Three Things


Special to the PRESS

“Speaking of racism, as a boy, I used to love poetry.”

Larry paused, a trickle of sweat inching down his brow. We sat in the kitchen of his apartment, but like mine and everyone else’s in the complex, the only air conditioning was in the bedroom.

And like me, Larry is an expat. That’s short for expatriate, a person living outside their native country. With his children grown and himself unmarried, he realized he could run his marketing company from anywhere in the world. So, at 51, he packed his luggage and laptop, and from Dallas to the Philippines he went. That I’m his neighbor also from Texas seemed like fate. We made fast friends.

“I grew up in Shreveport,” he said. “In seventh grade, my English teacher was Mrs. Miley. Older white lady. Always dressed formally. Strict. Want some water? Agua?”

He knew I’d spent the last six years on the Mexican border and tried throwing in some Spanish when he could. Even though I’m white, and not fluent.

“Nah, I’m good.”

“We had an assignment one week to write a poem. Could be about anything, any form. Friday came and I turned mine in with the rest of the class.”

“Larry, I need you to stay after school,” Mrs. Miley said, an eyebrow cocked, arms crossed. What did I do wrong, I thought. She’s never asked that before. The bell rang, and all the kids scampered out of the room. Immediately I could feel the tension. I glanced out the window, willing myself to be somewhere else. She had my poem in her hand.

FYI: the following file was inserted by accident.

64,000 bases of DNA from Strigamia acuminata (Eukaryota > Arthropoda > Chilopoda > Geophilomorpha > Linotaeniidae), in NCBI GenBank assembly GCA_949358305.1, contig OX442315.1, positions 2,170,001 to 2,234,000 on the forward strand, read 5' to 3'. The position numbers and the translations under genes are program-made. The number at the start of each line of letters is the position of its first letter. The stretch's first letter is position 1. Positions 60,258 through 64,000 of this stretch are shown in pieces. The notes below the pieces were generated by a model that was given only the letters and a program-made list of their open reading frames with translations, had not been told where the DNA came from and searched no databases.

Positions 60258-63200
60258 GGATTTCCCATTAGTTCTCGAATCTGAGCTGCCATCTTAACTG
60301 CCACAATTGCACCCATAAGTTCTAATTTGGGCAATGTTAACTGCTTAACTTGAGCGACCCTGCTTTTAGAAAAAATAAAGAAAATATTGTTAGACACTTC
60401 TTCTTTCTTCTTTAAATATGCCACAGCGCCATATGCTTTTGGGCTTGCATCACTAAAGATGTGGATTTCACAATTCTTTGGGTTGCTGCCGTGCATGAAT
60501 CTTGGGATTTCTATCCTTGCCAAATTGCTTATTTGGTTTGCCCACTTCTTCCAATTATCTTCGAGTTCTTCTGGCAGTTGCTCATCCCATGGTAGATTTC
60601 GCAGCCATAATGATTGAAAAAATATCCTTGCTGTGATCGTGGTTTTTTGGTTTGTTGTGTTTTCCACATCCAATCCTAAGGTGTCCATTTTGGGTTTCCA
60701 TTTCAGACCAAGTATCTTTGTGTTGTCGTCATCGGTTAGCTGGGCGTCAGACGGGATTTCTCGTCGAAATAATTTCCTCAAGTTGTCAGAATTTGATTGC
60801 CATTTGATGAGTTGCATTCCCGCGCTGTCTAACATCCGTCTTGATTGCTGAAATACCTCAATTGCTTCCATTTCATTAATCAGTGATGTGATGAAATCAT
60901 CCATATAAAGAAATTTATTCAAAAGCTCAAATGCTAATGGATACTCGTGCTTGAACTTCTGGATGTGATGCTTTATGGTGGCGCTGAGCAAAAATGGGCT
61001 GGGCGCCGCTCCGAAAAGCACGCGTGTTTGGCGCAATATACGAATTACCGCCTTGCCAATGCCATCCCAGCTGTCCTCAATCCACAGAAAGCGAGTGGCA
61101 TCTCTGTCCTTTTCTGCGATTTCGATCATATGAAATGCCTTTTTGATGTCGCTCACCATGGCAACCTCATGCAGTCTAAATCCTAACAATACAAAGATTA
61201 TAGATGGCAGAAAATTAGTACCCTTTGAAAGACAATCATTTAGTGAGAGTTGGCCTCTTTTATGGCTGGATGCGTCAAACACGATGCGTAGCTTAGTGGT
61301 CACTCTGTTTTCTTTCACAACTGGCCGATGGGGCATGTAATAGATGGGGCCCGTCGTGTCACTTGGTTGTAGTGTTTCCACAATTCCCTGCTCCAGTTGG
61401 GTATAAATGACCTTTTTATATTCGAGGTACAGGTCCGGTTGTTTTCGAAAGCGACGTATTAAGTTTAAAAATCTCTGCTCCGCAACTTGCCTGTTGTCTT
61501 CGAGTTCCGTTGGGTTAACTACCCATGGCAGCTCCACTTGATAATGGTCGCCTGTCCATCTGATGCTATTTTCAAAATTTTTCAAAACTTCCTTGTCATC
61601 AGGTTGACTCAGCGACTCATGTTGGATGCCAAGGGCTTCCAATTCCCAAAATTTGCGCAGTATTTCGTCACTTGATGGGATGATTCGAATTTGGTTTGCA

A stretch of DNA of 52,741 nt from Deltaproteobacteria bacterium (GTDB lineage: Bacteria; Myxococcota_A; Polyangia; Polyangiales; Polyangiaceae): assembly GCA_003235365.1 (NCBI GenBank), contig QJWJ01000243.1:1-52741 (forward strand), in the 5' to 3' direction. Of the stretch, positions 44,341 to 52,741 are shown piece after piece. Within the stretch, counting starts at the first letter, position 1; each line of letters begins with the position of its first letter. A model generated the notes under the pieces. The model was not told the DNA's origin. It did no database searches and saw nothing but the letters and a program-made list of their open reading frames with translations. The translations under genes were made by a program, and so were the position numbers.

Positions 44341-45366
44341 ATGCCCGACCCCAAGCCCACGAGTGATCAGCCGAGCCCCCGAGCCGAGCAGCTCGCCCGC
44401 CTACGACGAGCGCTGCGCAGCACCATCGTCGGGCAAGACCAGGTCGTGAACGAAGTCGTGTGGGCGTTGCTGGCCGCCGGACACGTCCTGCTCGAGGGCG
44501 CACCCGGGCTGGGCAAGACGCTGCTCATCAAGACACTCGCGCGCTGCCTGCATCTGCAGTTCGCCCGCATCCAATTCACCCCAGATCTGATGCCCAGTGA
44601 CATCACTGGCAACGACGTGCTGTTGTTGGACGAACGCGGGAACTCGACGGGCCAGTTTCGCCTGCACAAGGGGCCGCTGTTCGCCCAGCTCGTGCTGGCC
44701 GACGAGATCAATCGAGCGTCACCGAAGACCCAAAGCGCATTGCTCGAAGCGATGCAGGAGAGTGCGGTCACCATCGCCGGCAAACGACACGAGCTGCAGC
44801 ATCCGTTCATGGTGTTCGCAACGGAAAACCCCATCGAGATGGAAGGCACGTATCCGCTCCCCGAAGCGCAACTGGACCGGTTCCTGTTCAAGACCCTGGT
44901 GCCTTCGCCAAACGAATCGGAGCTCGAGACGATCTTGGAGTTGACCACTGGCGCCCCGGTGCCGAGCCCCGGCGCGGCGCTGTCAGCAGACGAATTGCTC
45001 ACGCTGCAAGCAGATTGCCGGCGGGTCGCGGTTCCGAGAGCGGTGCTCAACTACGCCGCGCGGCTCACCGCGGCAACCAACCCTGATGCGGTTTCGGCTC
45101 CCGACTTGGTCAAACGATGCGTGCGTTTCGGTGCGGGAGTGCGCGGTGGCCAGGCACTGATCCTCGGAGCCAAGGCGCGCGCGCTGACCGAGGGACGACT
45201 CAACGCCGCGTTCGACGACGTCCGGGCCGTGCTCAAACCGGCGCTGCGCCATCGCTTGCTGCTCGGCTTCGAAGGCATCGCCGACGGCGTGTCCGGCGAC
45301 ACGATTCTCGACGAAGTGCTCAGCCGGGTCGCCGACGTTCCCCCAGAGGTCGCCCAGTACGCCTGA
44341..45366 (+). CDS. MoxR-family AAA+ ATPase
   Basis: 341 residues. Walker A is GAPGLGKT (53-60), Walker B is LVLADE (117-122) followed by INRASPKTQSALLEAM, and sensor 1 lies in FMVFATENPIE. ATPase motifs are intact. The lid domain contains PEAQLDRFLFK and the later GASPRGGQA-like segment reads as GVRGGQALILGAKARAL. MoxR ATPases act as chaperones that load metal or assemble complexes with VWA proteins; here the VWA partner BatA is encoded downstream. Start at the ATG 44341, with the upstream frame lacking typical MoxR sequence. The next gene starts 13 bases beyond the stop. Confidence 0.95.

“Who wrote this?” she asked.

It was a question I wasn’t prepared for. Why would she even think someone else wrote it?

“Me,” I said. “I wrote it.”

Her face flushed crimson.

“Of course you didn’t. Of course you didn’t.”

As he was telling me this story, his eyes were focused on the wall, his mind somewhere way back in the crevasses, bagged up and hidden in an attic. But then he zeroed in back on me, lasersharp.

“And, right then, all of sudden, like lightning, three things hit me, hit me so fast it was sensory overload, and it took years to realize the wisdom of what Mrs. Miley had given me in that moment. For that, I was grateful.”

“Grateful? Man, she accused you of cheating,” I said, a little taken aback.

“Three things. One, there are people really like that, see a child’s skin color, and assume what they’re capable of…or not. Two, most bigots are bigots only in private.”

A blaring siren roared past the apartment building on the adjacent street, punctuating the incessant traffic of pedicabs, motorcycles, and scooters, honking, streaming by. A rooster crowed in the yard behind us. Larry took a long sip of water.

“And the third thing?” I asked.

“Yeah, the third thing.” A hint of a smile appeared. “I realized I was really that good.”

Editor’s Note: Mike Hancock taught dual credit English courses at Port Isabel High School from 2013-2019. He abandoned his beloved tacos for a university post in China, where he’s working on a second novel, due out from Force Poseidon Books in 2021.

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